work on Small Arms and Light Weapons
Why Small Arms?
its history QUNO has focused much of its peace-related effort
on fostering disarmament negotiations at the UN. The search for
controlling or banning nuclear weapons was often the central
element of this work. In 1994 QUNO staff in New York and Geneva
decided to shift this focus. They recognized that many groups
around the world were continuing to focus on nuclear weapons.
Meanwhile, the world system was witnessing immense carnage caused
by the use of conventional weapons, particularly small arms and
landmines. Seeing that relatively few groups were taking up this
disarmament challenge, QUNO chose to shift its attention to the
largely ignored, but dangerous accumulation of small weapons
around the world. QUNO’s specific work on small arms and
its broader focus on peace are grounded in the historic Peace
Testimony of Friends.
QUNO Objectives on Small Arms and Light Weapons:
To Support implementation of the UN Programme of Action (PoA), through information sharing and network building.
This work takes place through informal meetings and consultations with UN Member States, UN Secretariat and Agencies, and NGOs working on the issue of small arms. QUNO in New York (largely through the New York Small Arms Forum) and Geneva (largely through the Geneva Forum) have been instrumental in facilitating ongoing dialogue among states, international organizations, and non-governmental organizations. The Geneva Process, for example, has become a key on-going instrument for the promotion of PoA implementation. In addition, both offices were active in the founding of the International Action Network on Small Arms and continue to support the work of IANSA.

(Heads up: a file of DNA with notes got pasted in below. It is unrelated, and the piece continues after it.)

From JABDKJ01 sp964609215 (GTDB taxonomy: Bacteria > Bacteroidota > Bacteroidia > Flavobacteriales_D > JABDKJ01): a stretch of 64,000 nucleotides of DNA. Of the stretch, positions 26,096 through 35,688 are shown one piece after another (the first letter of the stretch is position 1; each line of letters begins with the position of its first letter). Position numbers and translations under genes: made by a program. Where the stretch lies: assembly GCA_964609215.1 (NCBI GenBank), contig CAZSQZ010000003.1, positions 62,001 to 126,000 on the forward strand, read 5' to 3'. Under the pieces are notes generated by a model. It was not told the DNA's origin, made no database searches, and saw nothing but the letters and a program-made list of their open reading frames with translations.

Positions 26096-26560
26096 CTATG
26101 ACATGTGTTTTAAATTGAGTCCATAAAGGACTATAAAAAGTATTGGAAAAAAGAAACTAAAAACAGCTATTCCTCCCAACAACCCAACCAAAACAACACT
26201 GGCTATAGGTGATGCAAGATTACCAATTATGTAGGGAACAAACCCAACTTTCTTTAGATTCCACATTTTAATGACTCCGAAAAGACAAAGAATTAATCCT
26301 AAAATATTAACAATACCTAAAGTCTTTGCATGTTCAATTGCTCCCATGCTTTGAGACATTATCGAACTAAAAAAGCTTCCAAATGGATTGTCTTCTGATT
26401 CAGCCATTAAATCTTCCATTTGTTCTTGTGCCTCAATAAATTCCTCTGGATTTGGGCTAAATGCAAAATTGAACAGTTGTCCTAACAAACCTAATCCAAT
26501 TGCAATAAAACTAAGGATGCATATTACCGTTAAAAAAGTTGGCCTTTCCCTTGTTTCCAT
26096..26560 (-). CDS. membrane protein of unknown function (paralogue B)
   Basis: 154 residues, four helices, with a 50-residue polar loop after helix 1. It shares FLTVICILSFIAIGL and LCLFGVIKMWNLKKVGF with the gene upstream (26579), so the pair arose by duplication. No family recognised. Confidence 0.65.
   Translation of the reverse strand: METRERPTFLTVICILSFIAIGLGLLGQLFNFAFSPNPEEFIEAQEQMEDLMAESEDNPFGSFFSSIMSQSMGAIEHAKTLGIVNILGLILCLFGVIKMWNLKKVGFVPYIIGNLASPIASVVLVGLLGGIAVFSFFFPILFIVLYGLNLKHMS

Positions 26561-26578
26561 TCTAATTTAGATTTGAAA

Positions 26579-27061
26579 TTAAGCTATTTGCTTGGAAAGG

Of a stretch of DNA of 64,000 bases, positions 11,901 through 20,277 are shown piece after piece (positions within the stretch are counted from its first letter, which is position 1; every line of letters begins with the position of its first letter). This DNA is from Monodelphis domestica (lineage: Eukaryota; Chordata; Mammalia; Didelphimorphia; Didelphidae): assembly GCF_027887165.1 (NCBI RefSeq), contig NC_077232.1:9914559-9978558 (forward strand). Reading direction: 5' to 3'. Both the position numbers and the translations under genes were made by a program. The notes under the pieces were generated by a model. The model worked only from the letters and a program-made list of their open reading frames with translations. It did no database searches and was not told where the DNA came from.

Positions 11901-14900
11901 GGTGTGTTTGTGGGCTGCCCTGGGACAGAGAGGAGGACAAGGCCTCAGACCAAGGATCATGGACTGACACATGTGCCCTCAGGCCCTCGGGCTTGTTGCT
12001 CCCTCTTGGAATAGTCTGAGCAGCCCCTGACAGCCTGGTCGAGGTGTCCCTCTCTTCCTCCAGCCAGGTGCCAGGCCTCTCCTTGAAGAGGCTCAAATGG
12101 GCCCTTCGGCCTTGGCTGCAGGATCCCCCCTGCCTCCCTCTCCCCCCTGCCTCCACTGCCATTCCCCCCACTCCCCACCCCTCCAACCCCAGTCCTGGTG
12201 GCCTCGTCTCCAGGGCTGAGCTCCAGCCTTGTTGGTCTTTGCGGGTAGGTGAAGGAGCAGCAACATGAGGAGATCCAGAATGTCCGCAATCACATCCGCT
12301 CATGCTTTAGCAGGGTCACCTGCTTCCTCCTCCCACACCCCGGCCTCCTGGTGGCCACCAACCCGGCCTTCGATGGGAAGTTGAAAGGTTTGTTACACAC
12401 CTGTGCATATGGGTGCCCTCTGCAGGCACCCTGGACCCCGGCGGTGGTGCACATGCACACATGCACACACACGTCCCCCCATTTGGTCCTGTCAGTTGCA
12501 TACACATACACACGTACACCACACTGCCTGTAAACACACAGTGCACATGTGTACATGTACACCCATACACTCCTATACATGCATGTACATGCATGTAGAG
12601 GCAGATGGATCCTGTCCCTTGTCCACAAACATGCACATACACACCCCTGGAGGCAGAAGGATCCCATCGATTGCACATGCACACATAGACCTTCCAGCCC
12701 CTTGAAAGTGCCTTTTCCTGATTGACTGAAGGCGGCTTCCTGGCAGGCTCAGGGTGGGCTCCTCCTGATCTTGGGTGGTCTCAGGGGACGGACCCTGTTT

To promote cross-cutting approaches that incorporate diverse and under-examined perspectives on small arms. In particular, QUNO staff in New York and Geneva have been instrumental in promoting the understanding of factors that cause high worldwide demand for small arms. This work also explores approaches that can be seen to reduce this demand and hence reduce the effects of armed violence.
In general, this work takes place by linking different sections of the UN system and diverse civil society groups working on issues including human rights and small arms, gender and small arms, children and armed conflict and community policing. These diverse perspectives are explored through informal meetings between interested members of the UN community.
QUNO offices in New York and Geneva have held a series of regional workshops on the topic of small arms demand. Currently, QUNO Geneva plays a principal leadership role in this area of work.
In the run-up to the 2006 Review Conference, both offices are actively engaged in initiatives that explore and promote cross-cutting approaches and under-examined perspectives on small arms. At the January Preparatory Committee to the 2006 Review Conference in New York QUNO staff were engaged in a range of activities.
To disseminate information on the UN small arms process.
QUNO in New York and Geneva each produce regular newsletters and occasional briefing papers that report on small arms work at the UN. Also, proceedings from demand workshops are made available through detailed reports. In addition, QUNO is one of several NGOs that jointly report on the UN General Assembly First Committee through the First Committee Monitor.
For further information on QUNO’s small arms work, contact Sarah Clarke in New York (email@example.com) or David Atwood in Geneva (firstname.lastname@example.org).